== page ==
Wednesday, May 28, 2008
The simple fact remains that there are just as many climate scientists who reject the idea that man-made climate change is even possible. Global Warming has become a religion to many, and for the most part, its proponents have come from the left. Supposedly, more and more conservatives, especially conservative evangelicals, are now being won over by the arguments for "doing something" to prevent this impending disaster. I hope to post more extensively on this topic in the near future, when I have time to truly address what I see as the motives behind this movement, and the potential consequences if too many people do give in to its demands.
But for now, lets look at the latest offering from those who would use government (that bastion of efficiency and excellence) to "solve" this supposed problem. Remember when those on the left joined in with Europe and the rest of the world to condemn our president as a heretic and earth-hater for not placing our government under the Kyoto protocol? That was fun. Well, it turns out that those earth-friendly nations under the Kyoto protocol actually increased their carbon emissions by 21.1% between 1997 and 2004, while the big bad U.S. only increased emissions by 6.6% - oops. So, now that we've seen how effective government regulation can be at reducing these emissions, let's take a look at the Warner-Lieberman legislation before congress. In particular, let's assume for a moment that the bill will have its desired effect (all evidence to the contrary aside) and actually decrease U.S. carbon emissions. What then?
Climatologists predicted a whopping 0.07 degree Celsius drop in global temperature would result from worldwide participation in Kyoto! So what would we get in return for this basically negligible drop in temperature? (I would be willing to bet that most of the equipment used to measure our earth's temperature has a margin of error greater than 0.07 degrees) The Heritage Foundation has done an excellent study, complete with a state-by-state breakdown of exactly what this bill would end up costing taxpayers. To paraphrase, this bill would wreak havoc on our already faltering economy nationwide. Check out the effect it would have on Georgia.
"The keffiyeh, for the clueless, is the traditional scarf of Arab men that has come to symbolize murderous Palestinian jihad. Popularized by Yasser Arafat and a regular adornment of Muslim terrorists appearing in beheading and hostage-taking videos, the apparel has been mainstreamed by both ignorant (and not so ignorant) fashion designers, celebrities and left-wing icons."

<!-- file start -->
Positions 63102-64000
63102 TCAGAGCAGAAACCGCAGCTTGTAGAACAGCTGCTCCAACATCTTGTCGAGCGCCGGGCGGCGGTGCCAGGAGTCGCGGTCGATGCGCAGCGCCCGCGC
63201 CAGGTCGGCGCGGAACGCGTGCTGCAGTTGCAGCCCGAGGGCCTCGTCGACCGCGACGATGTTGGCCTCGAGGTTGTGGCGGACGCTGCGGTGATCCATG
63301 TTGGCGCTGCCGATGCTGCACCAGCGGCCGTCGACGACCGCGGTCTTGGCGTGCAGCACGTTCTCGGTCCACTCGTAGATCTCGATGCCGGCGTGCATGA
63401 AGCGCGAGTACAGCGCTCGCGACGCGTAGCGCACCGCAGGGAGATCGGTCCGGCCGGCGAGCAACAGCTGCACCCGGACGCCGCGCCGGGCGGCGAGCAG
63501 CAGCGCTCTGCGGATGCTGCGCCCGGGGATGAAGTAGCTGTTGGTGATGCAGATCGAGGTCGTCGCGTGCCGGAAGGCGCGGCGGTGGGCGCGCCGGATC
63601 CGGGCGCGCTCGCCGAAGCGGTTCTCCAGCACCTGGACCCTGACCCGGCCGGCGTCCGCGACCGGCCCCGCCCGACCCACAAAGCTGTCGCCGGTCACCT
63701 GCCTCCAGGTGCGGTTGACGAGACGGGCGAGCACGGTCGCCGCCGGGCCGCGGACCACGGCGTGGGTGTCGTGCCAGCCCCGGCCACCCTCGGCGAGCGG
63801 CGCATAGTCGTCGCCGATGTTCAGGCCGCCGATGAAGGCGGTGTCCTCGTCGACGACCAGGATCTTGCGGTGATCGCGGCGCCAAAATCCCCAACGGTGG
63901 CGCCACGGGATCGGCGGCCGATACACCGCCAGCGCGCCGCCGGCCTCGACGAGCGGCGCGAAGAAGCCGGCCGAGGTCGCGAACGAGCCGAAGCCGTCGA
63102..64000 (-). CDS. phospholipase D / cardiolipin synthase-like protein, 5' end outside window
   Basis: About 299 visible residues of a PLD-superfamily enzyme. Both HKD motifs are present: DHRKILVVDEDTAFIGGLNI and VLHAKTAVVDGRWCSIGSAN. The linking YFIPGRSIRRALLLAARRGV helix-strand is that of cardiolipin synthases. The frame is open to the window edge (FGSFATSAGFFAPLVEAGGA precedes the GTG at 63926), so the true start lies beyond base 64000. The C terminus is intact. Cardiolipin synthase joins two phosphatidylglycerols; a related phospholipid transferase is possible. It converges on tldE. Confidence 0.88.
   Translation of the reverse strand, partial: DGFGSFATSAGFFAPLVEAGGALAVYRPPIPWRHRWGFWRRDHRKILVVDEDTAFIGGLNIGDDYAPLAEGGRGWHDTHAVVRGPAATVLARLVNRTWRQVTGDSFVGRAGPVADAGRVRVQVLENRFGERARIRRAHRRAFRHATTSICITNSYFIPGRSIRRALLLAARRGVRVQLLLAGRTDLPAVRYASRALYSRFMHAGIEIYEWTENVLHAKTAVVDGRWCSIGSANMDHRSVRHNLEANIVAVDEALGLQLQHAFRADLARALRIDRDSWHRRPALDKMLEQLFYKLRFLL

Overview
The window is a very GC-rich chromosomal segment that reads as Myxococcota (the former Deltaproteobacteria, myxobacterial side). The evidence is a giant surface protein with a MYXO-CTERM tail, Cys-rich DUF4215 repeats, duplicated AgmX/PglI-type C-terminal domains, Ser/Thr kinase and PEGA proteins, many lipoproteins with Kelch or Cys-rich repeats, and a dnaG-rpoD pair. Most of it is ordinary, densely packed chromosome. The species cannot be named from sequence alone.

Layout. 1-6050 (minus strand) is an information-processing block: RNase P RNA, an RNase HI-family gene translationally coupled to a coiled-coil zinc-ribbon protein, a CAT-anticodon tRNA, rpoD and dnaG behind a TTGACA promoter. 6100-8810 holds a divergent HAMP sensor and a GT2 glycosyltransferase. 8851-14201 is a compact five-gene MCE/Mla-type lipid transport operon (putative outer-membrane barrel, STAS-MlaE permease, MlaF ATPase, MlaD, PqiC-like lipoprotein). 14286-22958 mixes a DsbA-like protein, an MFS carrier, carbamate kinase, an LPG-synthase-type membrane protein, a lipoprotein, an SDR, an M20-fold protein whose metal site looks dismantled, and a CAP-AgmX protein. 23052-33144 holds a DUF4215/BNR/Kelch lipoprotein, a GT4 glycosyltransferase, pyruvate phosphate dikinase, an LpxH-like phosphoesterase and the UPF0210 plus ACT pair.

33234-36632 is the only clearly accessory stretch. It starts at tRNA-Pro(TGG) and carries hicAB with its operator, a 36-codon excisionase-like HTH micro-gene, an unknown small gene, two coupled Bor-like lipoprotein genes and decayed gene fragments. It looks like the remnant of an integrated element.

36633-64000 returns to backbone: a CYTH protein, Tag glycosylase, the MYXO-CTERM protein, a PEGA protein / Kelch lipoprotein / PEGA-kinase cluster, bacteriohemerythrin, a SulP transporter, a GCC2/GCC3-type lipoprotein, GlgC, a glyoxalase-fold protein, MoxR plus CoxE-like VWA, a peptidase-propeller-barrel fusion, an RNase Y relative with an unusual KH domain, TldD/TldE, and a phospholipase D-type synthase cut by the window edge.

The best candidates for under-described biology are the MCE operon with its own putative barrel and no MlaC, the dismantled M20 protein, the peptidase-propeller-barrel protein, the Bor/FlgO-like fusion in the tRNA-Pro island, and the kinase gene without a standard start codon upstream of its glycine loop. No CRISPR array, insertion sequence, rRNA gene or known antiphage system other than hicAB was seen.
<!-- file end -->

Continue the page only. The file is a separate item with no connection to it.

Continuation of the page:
Wednesday, May 21, 2008
Unfortunately, the comments section of the article has drawn out the lowest of the low. It didn't take long for the charge of "this is God's judgement on him for his Liberal ways" to surface. I always wonder how it is that these people have access to the mind of the Almighty God. How else can they be so certain about His motives? The bottom line is we are told to love and pray for our enemies - period. If this disease claims Senator Kennedy's life, then he will answer to God for his actions - as will all of us.
Tuesday, May 20, 2008
Articles like this blog post over at Townhall.com only serve to reinforce my position. It's good to see that he's still making his voice heard in the political realm. True conservatives are in need of an icon. A leader whose ideas inspire them to remain politically active in times when it seems that our voices are being ignored by those in power. The GOP leadership has ignored the warnings of those who have their hands on the pulse of conservatism in everyday America. And they will suffer for it in November. I really dread the coming elections, as I know it will be painful to watch. But in a way it represents an opportunity. If the results are as anticipated, and the GOP looses significantly more ground in the House and Senate, heads will roll at the top of the party. And that can only be a good thing. The current leadership has failed, and we must do everything we can to ensure that the new leadership will fight for smaller, more responsible government.
Men like Fred Thompson and Newt Gingrich still have much to contribute to our political system, and I hope they continue to do so. We need strong, conservative leaders who can articulate our ideas to the masses. This nation, as a whole, still leans center-right. Just look at the Democrat strategy in the recent special elections. In each case a Democrat ran as a conservative, and won in a conservative district. Attempts to tie them to the national liberals failed miserably.